New Device Detects Food-Borne Pathogens Through DNA
With one in six Americans sickened by food-borne pathogens each year, according to the U.S. Centers for Disease Control and Prevention (CDC), workers in commercial kitchens and other facilities that handle food have a responsibility to ensure the meals they’re serving are safe. A new pocket-sized device that sequences DNA from food can identify pathogens within hours and result in quicker recalls, The Wire reports.
Current genome sequencing technologies can take several days to extract DNA, grow a culture, then analyze the culture for germs. In this time, contaminated food can travel from distributors and stores to homes and facilities. A recent study using the new DNA sequencer found it took 6.5 hours to determine if food was contaminated, from the first step to the final analysis. Another study found the device was able to sequence the entire genome of a salmonella strain within 10 hours.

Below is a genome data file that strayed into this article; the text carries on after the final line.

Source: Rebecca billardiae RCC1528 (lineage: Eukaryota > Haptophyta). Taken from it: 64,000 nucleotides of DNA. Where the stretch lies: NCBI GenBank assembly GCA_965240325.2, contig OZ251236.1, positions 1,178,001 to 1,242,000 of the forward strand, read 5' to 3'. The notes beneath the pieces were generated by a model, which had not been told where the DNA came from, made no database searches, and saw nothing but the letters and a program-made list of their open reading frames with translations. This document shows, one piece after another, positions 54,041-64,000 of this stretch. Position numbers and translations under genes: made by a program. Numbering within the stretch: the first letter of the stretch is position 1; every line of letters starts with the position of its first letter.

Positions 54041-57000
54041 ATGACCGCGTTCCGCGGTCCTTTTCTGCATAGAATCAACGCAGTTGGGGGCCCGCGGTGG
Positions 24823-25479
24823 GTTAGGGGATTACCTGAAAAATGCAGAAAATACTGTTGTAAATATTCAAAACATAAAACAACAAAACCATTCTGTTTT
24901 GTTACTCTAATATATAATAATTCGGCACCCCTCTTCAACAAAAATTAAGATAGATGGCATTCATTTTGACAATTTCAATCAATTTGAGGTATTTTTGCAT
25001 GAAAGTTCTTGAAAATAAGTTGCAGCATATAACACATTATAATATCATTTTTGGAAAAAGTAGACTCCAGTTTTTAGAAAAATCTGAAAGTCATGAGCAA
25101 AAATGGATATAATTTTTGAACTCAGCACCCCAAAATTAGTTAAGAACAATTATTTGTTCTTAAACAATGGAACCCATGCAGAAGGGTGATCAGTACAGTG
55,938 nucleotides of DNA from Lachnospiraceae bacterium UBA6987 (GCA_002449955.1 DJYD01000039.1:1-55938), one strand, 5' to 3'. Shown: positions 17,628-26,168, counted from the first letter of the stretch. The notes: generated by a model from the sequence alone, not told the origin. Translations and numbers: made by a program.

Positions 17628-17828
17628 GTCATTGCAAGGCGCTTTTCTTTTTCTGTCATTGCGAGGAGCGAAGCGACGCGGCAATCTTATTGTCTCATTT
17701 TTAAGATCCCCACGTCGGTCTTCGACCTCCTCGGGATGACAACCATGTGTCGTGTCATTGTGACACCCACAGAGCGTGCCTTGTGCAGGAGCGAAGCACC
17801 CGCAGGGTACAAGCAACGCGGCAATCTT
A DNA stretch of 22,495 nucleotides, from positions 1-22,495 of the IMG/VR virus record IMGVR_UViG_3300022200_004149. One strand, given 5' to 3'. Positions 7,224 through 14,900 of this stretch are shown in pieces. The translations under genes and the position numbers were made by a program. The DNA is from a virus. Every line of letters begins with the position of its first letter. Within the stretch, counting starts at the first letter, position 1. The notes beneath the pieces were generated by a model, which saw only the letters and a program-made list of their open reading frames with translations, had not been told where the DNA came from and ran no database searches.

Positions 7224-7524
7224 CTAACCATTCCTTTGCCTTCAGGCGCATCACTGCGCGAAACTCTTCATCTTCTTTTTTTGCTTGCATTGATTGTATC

Although results of studies testing the new DNA sequencer show promise, food safety authorities say it will take time to phase out current technologies and implement the training needed for these devices to become standard procedure for food pathogen surveillance.